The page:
Kathy Gibson reports from the Maritime and Coastal Security conference in Cape Town – Since most of Africa’s navies can float small fleets of coastal craft, it is imperative that the pool resources if they hope to deal with maritime crime.

Commodore Godson Zowonoo, flag officer commanding: Western Naval Command in the Ghana Navy, points out that maritime security threats are actually national security threats. In addition, they are economic threats as well as being national and trans-national crimes that include drug running, arms running and human trafficking. Maritime crimes also lead directly to economic degradation, Zowonoo says.

The requirements of African navies include the platforms to help them do their jobs, maintenance facilities, maritime patrol aircraft, electronic surveillance equipment, maritime operations centres and a highly skilled and motivated workforce.

Frameworks and doctrines that have been formulated for African navies have been put in place by African countries, the African Partnership Station Initiative aims to make African navies highly skilled, sponsored by the US Africa Command and US Naval Forces Africa aimed at providing a safe Maritime domain and interoperability among African navies.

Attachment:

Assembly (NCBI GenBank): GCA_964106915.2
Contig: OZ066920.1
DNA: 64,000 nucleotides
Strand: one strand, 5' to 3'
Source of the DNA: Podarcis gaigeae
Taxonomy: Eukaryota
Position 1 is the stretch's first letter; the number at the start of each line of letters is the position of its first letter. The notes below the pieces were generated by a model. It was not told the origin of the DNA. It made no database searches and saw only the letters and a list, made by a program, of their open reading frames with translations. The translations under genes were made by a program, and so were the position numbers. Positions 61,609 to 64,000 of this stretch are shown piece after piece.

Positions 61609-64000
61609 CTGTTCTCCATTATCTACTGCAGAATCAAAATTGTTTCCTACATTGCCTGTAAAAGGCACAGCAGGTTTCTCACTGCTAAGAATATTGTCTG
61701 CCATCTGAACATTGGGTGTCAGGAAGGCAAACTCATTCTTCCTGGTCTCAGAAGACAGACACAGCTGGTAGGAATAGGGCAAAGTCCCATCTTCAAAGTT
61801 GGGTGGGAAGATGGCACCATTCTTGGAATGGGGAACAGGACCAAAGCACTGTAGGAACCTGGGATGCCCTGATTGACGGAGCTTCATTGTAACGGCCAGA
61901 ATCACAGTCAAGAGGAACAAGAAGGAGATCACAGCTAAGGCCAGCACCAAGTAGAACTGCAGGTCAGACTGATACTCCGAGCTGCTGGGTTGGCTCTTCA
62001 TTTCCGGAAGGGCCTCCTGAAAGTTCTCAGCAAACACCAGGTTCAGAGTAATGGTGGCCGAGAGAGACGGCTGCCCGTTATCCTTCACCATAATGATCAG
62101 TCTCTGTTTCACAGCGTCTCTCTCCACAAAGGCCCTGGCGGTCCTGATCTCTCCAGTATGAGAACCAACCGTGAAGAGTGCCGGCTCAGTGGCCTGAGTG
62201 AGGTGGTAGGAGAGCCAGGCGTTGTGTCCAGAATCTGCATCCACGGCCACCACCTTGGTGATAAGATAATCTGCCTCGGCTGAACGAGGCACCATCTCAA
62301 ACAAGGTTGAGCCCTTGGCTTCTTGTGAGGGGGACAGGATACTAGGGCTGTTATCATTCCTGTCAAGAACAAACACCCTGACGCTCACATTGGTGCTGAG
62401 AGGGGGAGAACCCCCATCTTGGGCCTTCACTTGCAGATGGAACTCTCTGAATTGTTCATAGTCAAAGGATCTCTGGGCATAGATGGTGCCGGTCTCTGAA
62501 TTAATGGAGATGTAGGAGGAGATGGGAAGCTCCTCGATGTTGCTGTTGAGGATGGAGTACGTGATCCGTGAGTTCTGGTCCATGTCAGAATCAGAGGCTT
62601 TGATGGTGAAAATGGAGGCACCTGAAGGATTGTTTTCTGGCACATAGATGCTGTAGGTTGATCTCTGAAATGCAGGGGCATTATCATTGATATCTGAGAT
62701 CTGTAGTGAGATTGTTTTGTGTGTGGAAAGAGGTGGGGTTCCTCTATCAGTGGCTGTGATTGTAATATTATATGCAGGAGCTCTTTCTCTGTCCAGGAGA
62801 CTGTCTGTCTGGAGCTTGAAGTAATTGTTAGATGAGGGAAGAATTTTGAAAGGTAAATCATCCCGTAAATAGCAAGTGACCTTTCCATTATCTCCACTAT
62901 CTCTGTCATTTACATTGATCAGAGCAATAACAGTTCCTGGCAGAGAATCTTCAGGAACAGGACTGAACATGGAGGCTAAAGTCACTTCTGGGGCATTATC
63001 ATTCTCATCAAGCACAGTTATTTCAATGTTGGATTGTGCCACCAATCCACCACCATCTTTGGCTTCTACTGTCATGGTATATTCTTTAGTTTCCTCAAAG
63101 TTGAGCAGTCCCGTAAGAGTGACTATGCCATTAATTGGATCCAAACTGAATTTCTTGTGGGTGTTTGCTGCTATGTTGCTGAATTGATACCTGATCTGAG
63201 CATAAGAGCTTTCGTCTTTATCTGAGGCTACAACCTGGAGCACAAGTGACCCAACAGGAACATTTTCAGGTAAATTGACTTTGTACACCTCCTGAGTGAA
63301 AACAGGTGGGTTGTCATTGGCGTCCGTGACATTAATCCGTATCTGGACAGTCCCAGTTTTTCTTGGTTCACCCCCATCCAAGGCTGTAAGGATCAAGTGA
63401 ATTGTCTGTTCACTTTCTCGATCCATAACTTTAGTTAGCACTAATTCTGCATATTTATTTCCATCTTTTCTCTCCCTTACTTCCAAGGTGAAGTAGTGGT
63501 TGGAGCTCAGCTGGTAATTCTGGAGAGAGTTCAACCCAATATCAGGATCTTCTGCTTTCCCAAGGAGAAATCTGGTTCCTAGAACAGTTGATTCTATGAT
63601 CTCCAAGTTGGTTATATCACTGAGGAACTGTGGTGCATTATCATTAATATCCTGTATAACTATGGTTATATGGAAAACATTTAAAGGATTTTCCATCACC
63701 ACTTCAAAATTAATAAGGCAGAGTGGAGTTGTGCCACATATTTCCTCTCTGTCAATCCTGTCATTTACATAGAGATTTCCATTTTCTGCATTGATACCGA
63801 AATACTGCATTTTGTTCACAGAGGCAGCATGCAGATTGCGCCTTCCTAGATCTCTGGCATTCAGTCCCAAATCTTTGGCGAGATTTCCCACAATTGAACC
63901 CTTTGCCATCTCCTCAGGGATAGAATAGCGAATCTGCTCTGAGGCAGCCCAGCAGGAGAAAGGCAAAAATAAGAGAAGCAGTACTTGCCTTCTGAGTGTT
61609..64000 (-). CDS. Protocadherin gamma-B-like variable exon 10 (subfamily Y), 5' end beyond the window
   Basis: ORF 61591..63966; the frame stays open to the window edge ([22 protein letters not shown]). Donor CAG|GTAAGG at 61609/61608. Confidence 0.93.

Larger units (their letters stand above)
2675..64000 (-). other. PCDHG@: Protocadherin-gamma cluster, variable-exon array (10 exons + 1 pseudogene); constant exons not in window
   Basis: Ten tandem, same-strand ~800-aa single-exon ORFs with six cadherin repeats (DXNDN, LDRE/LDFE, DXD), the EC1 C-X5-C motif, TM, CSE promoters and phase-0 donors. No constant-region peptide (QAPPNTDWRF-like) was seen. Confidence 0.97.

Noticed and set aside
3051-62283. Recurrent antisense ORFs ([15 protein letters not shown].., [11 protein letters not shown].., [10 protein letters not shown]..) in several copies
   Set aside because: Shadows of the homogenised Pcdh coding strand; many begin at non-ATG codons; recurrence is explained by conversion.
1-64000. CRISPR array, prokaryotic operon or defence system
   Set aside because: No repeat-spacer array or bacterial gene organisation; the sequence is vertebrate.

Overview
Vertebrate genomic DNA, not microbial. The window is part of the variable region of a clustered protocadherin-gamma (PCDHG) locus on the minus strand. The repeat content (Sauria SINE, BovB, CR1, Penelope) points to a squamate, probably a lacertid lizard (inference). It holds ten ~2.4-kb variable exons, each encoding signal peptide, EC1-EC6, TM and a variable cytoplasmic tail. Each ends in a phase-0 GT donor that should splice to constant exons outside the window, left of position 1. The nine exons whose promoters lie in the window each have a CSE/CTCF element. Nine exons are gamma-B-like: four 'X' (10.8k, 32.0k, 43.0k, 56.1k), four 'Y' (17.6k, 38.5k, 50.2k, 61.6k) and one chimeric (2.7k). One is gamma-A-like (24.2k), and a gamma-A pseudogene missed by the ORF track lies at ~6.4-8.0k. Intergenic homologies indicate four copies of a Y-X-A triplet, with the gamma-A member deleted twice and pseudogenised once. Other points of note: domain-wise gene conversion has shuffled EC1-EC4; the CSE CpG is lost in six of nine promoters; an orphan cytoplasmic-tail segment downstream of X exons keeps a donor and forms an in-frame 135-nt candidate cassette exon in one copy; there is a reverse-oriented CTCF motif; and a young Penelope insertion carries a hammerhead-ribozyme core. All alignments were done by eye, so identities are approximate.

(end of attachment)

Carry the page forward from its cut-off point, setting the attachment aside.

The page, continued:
A lack of information sharing, however, hampers efforts, there is a non-involvement o navy staff in ministerial meetings, Zowonoo says. In addition, there is a lack of functional maritime operations centres; and also a lack of personal contact among operational commanders.

Another problem is that naval commanders to do not know their counterparts in other navies, which hampers them when it comes to hot pursuit.

There is a need to develop sub-regional maritime doctrines along with the establishment of sub-regional maritime forces.

Zowonoo proposes that African governments also invest in naval assets as well as repair facilities. They could also invest in quality training of naval personnel, he says.

“Our countries are not equally endowed with maritime forces. But the criminals hide in waters of one country and commit crimes in the waters of another. They know very well there is no co-operation between countries.”

Maritime crime is prevalent around Africa, retarding economies and development and leading to the deaths of seafarers. Sub-regional maritime forces are needed to deal with the problem. Until doctrines are properly synchronised and information sharing formalised, the steps outlined above will help sub-regions to deal adequately with maritime crime.